Wednesday, July 06, 2005


My wife calls it the smart man's obviously. But I think her impression of the word is colored by the fact that I started using it in regularly in Grad school. I hear a lot of different people use clearly.

I know exactly who influenced my use of it, but I won't out that person here. I know too that I probably started out just aping this person. It was all in fun. A few clearlys thrown into casual conversation here and there. Nothing heavy. Just social use. But then I started using it more. I came to rely on it. Now I use it all the time.

I would never use obviously. It's too clumsy. There's something about that b to v syllable contact. And then the weak transition between the second syllable and the third. I really don't get the appeal of obviously. Clearly, the right choice is clearly.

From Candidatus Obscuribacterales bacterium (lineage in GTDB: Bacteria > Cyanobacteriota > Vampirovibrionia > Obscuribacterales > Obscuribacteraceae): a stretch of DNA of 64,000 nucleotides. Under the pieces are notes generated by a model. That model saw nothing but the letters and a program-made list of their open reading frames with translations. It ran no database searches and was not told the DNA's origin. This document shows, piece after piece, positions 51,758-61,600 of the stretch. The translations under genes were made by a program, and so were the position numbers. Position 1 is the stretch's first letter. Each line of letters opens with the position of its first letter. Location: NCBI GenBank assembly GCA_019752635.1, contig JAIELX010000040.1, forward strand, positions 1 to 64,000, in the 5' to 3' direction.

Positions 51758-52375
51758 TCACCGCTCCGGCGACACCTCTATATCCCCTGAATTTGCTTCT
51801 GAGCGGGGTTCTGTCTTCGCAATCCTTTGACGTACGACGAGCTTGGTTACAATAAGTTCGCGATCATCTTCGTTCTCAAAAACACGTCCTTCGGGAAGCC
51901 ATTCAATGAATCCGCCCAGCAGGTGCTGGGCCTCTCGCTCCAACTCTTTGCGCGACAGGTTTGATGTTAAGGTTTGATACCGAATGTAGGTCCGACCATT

I love the implication that what you are about to say is the the most bald-faced fact. No one can argue your statement. It's clear as a mother's old bell.


Maryann Devine said...

I like using "clearly" -- gives me more credibility, and I need all the credibility I can get. "Obviously" seems to imply that you're talking down to your listener. I feel like a blowhard using "obviously." -- Maryann

Eric Bakovic said...

A recent graduate of UCSD's program, Gina Taranto (who did her undergrad at UCSC like me) recently finished her dissertation about adjectives like "clear" (and its derivatives), which she calls "discourse adjectives". You can find links to Gina's work here.

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